2 groups of voice codecs:1. Waveform codecs
Exploit the redundant characteristics of the waveform itself.
Pulse Code Modulation PCM
Adaptive Differential Pulse Code Modulation ADPCM
2. Source codecs
Newer compression techniques that exploit knowledge of the source characteristics of speech generation
Linear Predictive Coding (PLC)
Code Exited Linear Prediction (CELP)
Multipulse, Multilevel Quantization (MP-MLQ)
Pulse Code Modulation (PCM):
The most common method of encoding an analog voice signal.
It’s based on Nyquist theorem (if you sample at twice the highest frequency, you’ll achieve good-quality voice).
Encode using 8 bits samples to encode the amplitude of speech.
Will guarantee good quality voice up to 4000 Hz by sampling at 8000Hz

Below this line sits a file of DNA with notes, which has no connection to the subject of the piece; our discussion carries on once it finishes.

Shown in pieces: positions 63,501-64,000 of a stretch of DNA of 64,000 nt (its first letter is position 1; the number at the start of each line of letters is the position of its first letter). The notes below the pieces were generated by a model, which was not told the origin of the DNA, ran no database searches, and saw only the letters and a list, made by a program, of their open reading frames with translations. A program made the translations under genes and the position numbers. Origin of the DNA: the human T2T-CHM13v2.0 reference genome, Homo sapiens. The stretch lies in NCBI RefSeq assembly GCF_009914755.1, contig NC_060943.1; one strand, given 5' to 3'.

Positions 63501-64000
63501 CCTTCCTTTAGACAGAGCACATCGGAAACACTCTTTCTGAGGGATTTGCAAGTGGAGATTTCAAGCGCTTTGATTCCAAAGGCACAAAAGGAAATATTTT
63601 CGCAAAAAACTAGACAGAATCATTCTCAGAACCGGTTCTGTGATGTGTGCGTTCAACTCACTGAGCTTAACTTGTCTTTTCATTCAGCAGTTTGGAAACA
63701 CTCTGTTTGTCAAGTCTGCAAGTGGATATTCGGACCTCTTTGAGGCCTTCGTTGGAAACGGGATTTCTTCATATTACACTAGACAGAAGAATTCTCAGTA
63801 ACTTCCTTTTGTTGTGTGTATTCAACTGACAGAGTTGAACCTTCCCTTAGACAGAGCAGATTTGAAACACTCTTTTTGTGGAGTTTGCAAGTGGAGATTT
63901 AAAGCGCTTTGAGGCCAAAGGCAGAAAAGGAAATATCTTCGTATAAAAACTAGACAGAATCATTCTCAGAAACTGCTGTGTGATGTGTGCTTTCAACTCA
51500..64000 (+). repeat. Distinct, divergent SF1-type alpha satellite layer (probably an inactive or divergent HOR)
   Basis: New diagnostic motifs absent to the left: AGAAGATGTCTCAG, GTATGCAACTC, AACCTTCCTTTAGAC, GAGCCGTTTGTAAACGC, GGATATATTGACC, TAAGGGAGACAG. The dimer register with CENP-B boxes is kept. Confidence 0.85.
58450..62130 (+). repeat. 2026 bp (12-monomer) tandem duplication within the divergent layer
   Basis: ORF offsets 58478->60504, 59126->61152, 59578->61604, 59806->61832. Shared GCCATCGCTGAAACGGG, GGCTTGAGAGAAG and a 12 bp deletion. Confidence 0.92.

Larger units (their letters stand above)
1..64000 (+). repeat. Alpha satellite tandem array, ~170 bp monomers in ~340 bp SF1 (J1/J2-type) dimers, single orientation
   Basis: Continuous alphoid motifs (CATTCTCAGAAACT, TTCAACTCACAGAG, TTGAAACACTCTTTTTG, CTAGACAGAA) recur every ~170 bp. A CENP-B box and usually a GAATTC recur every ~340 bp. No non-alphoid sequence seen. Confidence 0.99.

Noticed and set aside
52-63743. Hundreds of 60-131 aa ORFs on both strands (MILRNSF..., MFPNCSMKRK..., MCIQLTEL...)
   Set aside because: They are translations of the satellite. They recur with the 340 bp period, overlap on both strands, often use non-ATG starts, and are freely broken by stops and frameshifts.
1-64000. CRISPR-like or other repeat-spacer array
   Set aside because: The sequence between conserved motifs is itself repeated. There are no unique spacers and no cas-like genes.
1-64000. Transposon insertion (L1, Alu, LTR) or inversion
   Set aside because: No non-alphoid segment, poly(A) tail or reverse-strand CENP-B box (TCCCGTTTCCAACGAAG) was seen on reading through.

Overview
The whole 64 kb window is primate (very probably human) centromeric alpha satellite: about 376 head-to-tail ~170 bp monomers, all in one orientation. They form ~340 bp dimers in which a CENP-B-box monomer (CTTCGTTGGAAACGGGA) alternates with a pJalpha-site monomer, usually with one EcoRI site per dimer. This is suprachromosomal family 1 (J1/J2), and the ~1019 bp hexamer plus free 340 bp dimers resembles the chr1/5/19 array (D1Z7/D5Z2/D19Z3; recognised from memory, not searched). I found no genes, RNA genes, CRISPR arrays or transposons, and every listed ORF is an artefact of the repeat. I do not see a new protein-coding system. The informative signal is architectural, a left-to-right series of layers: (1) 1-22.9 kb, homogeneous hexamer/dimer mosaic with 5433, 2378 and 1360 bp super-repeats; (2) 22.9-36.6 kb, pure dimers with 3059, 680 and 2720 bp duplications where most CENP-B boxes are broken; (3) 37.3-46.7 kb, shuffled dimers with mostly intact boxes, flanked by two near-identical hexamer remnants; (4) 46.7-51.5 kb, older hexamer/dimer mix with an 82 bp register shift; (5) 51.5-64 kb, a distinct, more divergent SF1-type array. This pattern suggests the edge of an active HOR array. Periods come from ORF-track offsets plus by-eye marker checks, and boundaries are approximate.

PCM use 2x4000=8000 Hz sampling. (4000 Hz sufficient for voice quality)
The transmission rate is 8000 x 8 bit = 64000 kbps.
2 basic PCM variations: u-law & a-law, u-law has a slight lower S/N compare to a-law.
Adaptive Differential Pulse Code Modulation (ADPCM):
Encodes using 4 bits samples.
Transmission rate: 32 kbps.
Unlike PCM, the 4 bits do not directly encode the amplitude of the speech, but do encode the differences in amplitude, as well as the rate of change of that amplitude.
Voice Coding Standard:ITU-T standardizes PCM, ADPCM, CELP, MP-MLQ PCM coding schemes in its G-series recommendation:
64 Kbps PCM voice coding technique.
used in the public phone network and through PBX
ADPCM encoding at 40,32, 24 and 16 Kbps.
Some public phone network and PBX support it.
low delay variation of CELP voice compression at 16 Kbps
CELP at 8 Kbps
compression at low bit rate
LD-CELP: Low Delay-CELP
CS-ACELP: Conjugated Structure Algebraic CELP
MOS: mean opinion score
|$Date: Wed Jan 12 18:00:48 CET 2005 $||© 2003-2005 Omar Gani|